As will be described in greater detail below, the present invention provides a clip system in which a variety of attachment fittings can be used with a single form of clip body, for attachment to a variety of different loads, fixtures and load-bearing/transmitting members, in addition to and including ropes and cords. Moreover, the clip bodies and attachment fittings are free to rotate relative to one another, thus avoiding damage to the tarp or other sheet material in the event that the attachment fitting is subjected to twisting forces due to wind or other causes. Both components are economically and durably formed of a molded plastic material, such as glass filled nylon material.
The base of the clip body (at the end opposite the jaws 14 a, 14 b) includes a female receiver 24 formed by a ring-shaped boss 26 and axial bore 28. The boss is set away from the live hinge and main portion of the clip body, on legs 30 a, 30 b, with an opening 32 being formed on its rearward side. The attachment fitting 12, in turn, includes a male coupler 34 having a circular boss 36 that corresponds to that of the female receptacle 24. A plurality of resiliently flexible legs 38 extend longitudinally from the face the boss 36, in a circular array that is sized to be received within the bore 28 of the female receptacle; the coupler of the illustrated embodiment includes four of the flexible legs, which has been found to be an eminently suitable number, however, it will be understood that more or fewer legs may be used in some embodiments, depending on design factors. As can be seen, the distal ends of the legs include outwardly and rearwardly sloped ramp portions 40, that extend over undercut notches 42 on the outer sides of the legs.
The circular array of legs 38 surrounds an open center, so that the legs can flex inwardly without obstruction. The ramps 40 on the ends of the legs thus form a taper that reacts against the entrance to bore 28 so as to flex the legs inwardly towards one another, in response to the male coupler being forced into the female receptacle in a direction indicated by arrow 44. Upon passing through the bore so that the notches 42 reach the opening 32, the legs resiliently expand back outwardly (radially) so as to position the notches against the rearward face 46 of boss 26, thus locking the clip body and attachment fitting together as an assembly. Moreover, the tapered ramps on the legs produce a self-centering action so that assembly requires only a quick motion of the two pieces in a longitudinal direction as shown in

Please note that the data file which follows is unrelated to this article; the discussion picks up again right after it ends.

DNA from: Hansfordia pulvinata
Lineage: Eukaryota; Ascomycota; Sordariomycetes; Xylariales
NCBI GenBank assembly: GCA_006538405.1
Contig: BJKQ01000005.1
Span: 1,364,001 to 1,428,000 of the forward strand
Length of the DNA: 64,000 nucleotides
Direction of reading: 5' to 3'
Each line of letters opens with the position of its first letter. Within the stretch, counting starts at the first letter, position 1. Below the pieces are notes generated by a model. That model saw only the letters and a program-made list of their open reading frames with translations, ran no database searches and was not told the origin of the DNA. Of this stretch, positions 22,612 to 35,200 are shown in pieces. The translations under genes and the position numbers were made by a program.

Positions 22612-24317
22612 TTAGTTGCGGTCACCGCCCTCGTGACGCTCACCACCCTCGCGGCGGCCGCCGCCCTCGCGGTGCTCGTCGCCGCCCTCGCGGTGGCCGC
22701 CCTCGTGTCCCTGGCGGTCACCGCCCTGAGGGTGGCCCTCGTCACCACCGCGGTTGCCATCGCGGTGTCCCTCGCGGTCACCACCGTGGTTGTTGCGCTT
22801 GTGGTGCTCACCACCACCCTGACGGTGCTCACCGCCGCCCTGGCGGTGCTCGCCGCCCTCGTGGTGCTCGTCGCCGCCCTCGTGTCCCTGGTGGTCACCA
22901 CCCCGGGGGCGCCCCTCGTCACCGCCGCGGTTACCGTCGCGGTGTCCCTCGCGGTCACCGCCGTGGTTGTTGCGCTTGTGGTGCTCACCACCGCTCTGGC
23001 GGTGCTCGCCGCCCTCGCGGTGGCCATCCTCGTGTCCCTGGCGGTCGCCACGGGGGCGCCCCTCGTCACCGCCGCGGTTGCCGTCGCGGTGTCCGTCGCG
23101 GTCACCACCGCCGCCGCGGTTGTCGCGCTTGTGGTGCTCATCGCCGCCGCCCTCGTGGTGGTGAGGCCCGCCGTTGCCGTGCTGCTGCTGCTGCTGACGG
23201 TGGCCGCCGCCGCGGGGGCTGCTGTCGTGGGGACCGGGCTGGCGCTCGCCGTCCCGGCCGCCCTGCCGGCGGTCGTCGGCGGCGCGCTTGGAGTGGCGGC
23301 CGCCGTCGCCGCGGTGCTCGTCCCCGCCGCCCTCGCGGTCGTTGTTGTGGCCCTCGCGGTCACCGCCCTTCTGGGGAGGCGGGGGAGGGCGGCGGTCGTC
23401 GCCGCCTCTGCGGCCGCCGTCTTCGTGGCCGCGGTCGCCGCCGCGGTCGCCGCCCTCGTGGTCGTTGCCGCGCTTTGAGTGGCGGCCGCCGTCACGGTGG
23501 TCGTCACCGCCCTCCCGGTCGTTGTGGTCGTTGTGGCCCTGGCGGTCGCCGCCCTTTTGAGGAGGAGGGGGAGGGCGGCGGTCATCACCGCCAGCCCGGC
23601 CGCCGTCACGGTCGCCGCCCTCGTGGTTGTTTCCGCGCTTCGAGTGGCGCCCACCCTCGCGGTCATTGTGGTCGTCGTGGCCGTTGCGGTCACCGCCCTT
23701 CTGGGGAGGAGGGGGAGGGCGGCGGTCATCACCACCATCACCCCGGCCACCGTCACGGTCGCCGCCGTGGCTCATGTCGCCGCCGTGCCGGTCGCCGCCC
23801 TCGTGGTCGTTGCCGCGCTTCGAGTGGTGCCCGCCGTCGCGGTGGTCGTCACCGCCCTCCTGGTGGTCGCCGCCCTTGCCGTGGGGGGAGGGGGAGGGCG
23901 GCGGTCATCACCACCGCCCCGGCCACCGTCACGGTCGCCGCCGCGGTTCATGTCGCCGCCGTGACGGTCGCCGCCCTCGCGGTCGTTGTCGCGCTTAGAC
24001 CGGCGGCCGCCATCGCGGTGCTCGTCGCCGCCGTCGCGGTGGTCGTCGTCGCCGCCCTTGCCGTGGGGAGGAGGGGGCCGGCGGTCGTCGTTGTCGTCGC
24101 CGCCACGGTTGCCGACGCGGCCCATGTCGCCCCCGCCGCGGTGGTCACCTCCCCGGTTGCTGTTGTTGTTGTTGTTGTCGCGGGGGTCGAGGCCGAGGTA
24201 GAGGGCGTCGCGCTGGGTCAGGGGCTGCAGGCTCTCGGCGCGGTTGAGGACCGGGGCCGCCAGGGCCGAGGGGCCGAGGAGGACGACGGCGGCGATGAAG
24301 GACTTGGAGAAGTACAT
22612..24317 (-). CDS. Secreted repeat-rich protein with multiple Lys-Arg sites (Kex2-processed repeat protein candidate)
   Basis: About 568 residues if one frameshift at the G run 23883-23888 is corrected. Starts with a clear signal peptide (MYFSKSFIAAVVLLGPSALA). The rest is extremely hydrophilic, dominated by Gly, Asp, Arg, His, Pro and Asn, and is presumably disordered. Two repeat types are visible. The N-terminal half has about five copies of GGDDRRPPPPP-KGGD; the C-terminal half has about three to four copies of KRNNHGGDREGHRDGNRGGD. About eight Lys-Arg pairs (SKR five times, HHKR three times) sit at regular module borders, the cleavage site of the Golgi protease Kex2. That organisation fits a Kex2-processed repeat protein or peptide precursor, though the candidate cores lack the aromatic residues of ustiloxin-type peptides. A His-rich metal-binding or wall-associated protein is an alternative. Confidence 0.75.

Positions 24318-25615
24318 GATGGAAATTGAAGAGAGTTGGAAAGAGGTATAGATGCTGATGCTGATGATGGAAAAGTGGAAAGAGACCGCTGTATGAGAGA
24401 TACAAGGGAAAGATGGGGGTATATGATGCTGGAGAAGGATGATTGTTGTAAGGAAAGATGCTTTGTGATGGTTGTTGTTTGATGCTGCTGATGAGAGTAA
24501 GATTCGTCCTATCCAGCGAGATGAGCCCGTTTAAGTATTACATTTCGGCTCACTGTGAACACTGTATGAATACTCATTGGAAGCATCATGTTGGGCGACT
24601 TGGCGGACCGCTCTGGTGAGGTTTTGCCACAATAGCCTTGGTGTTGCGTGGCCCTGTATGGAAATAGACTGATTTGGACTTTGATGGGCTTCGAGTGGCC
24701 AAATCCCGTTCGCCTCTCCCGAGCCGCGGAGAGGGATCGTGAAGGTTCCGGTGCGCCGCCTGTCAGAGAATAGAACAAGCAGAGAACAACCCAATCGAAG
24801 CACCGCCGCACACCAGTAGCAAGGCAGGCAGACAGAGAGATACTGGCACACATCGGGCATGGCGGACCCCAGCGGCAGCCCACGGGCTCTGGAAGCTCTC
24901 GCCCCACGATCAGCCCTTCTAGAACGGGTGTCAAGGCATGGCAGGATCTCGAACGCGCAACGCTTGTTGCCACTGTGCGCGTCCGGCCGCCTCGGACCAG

The main portion 48 of the legs (the portions between the notches 42 and the forward face 50 of the circular boss 36) is sized just slightly longer than the thickness of the ring-shaped boss 24, so that when the legs snap back out to lock the pieces together, the forward face 50 of boss 36 is retained in closely-spaced parallel relationship with the corresponding face 52 on the other boss 24. The faces 50, 54, 46, and the undercut notches 42, thus cooperate to form a series of generally annular, relatively broad bearing surfaces, that provide the clip assembly with structural integrity and resistance to bending, while at the same time permitting the attachment fitting and clip body to rotate relative to one another about the longitudinal axis of the assembly, as indicated by arrow 56 in
The center plug 300 has a diameter sized to closely match the diameter of the opening between the ends of the circular array of legs, with the result that when the legs are compressed inwardly their ends define an inside diameter smaller than that of the center plug. Thus, as the two components 10, 12 are pressed together in the direction indicated by arrow 308 in
It will be understood that other structures may also be used for ehanced engagement between the components, such as angled (or hook-shaped) undercuts on the ends of the legs that engage a cooperatingly tapered or beveled collar or ring about the perimeter opening 32.
In the embodiment that is illustrated in
In the embodiment shown in